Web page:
Received: 25-Apr-2022, Manuscript No. ipaom-22-12771; Editor assigned: 28-Apr-2022, Pre QC No. P-12771; Reviewed: 17-May-2022, QC No. Q-12771; Revised: 22-May-2022, Manuscript No. R-12771; Published: 30-May-2022
Left ventricular mechanical dispersion measured by two dimensional speckle tracking echocardiography (MD) is a novel strain derived parameter that reflects temporal cardiac contraction heterogeneity and has consequently gained attention as a predictor of increased arrhythmic risk in selected cardiac diseases.
Left ventricular; LVEF; Mechanical
Left ventricular; LVEF; Mechanical
MD: Mechanical Dispersion; LV: Left Ventricle; GLS: Global Longitudinal Strain; VA: Ventricular Arrhythmia; SCD: Sudden Cardiac Death; VT: Ventricular Tachycardia; TAVI: Trans Aortic Valvular Intervention
LV mechanical dispersion along with LV GLS may provide additional valuable risk markers of VA and SCD in pre dialysis and dialysis patients [1,2]. Mechanical dispersion by strain echocardiography may be a marker of ventricular arrhythmias beyond EF. Mechanical dispersion was increased in those with any arrhythmic events (nsVT or sustained VT) vs. patients free of arrhythmic events [3,4]. Mechanical dispersion was pronounced in patients after TAVI. Mechanical dispersion was independently associated with mortality and could confer additional risk requiring closer post procedural follow-up . LV mechanical dispersion assessed by speckle tracking echocardiography increases significantly with severity of AS and is significantly associated with all-cause mortality. However, LVEF may not recover after AVR and patients may remain symptomatic. Speckle tracking echocardiographic parameters of LV shortening and mechanical dispersion have been proposed to detect LV systolic dysfunction at an earlier stage than LVEF and are related to the presence of myocardial fibrosis on cardiac magnetic resonance . There is increasing interest in assessment of left ventricular mechanical dispersion but normal data are limited .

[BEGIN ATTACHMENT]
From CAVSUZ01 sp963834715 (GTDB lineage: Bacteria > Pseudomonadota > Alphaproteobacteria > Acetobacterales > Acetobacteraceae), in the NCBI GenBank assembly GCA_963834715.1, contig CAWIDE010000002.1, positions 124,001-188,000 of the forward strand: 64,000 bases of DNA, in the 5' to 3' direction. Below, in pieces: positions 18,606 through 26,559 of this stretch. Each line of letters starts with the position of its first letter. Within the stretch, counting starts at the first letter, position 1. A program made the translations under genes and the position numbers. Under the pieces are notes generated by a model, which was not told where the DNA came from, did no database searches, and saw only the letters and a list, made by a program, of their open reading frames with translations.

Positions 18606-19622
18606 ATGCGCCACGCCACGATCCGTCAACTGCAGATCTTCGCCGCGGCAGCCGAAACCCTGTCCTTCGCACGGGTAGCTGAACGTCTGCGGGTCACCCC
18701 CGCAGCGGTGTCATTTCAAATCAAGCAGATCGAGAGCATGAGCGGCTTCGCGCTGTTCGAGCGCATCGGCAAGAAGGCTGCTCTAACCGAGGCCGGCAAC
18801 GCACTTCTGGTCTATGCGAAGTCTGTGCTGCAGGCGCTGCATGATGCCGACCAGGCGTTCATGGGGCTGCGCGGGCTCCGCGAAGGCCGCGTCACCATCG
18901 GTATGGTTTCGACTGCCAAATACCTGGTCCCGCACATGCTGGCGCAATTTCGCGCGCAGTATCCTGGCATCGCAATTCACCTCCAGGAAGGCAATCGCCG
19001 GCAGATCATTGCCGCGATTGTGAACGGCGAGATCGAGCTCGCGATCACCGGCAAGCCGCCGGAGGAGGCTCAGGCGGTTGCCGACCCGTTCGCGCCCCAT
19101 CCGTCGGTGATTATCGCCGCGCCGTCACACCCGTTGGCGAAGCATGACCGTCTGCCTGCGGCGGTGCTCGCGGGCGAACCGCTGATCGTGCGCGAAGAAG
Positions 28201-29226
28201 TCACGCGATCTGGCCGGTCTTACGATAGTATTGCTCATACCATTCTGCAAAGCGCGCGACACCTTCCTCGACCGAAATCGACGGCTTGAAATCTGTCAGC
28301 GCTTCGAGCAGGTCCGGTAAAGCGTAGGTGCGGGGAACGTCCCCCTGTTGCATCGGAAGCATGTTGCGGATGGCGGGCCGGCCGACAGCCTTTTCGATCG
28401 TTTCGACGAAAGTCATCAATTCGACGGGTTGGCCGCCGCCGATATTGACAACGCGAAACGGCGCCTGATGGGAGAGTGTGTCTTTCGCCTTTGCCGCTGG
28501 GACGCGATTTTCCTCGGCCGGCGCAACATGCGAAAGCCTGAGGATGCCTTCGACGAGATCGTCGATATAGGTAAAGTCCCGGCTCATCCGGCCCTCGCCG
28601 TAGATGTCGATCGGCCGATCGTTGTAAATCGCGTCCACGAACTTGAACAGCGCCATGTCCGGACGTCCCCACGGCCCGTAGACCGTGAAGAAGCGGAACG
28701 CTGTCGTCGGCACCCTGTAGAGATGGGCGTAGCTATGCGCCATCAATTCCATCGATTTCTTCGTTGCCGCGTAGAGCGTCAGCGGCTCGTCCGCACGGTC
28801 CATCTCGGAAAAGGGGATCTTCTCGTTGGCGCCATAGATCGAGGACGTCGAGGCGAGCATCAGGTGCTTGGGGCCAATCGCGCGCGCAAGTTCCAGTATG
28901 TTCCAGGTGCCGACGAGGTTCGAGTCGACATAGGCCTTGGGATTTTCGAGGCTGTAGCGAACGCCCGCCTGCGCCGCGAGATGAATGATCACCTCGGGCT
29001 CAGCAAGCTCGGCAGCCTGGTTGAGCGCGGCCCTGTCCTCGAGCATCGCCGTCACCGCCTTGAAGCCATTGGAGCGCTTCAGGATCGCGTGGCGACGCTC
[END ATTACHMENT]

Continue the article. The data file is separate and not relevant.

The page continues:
We prospectively studied 50 adult outpatients with normal diastolic function and normal LVEF. A complete two dimensional echocardiography examinations was performed, including speckle tracking with measurements of LV systolic global longitudinal strain and Mechanical Dispersion on a commercially available system Epiq7. Time intervals from start Q/R on electrocardiogram to peak negative strain during the study were assessed. Mechanical dispersion was defined as the standard deviation of this time interval from 16 left ventricular segments, reflecting myocardial contraction heterogeneity. p-value is significant at <0.05
The values of GLS among the studies varied from/-16.7/to/-24.2%/(Mean GLS = -19 ± 1.59%), p.0.0001, (T.N1) the values of MD varied from 1.4 to 33.6 (mean MD-14. 4 ± 8.5), p.0.0002 (Fig. 1.)
Fig 1: Mechanical dispersion measured by speckle-tracking echocardiography.
The values of EF varied from 55% to 63% (mean EF-58 ± 2.5), p.0.0004 Age of patients varied from 16 to 52, (mean age-60.8), n=52%, 26 were male, n=48%, 24 were female (Tab. 1.).
|Factors||Mean ± SD||P- value|
|Age||60.8 ± 14||0.25|
|GLD||19 ± 1.59||<0.0001|
|MD||14.4 ± 8.5||<0.00001|
|EF||58 ± 2.5||0.008|
Tab. 1. N1 Mechanical Dispersion data (N=50) in Normal subject.
This study determined values of mechanical dispersion in subjects with a normal EF and normal GLS. Further studies are needed to clarify the relation between mechanical dispersion and different cardiac disease
This research received no external funding.
The authors declare no competing interests.
All authors declare that the material has not been published elsewhere, or has not been submitted to another publisher.
Authors declare that all related data are available concerning researchers by the corresponding author's email.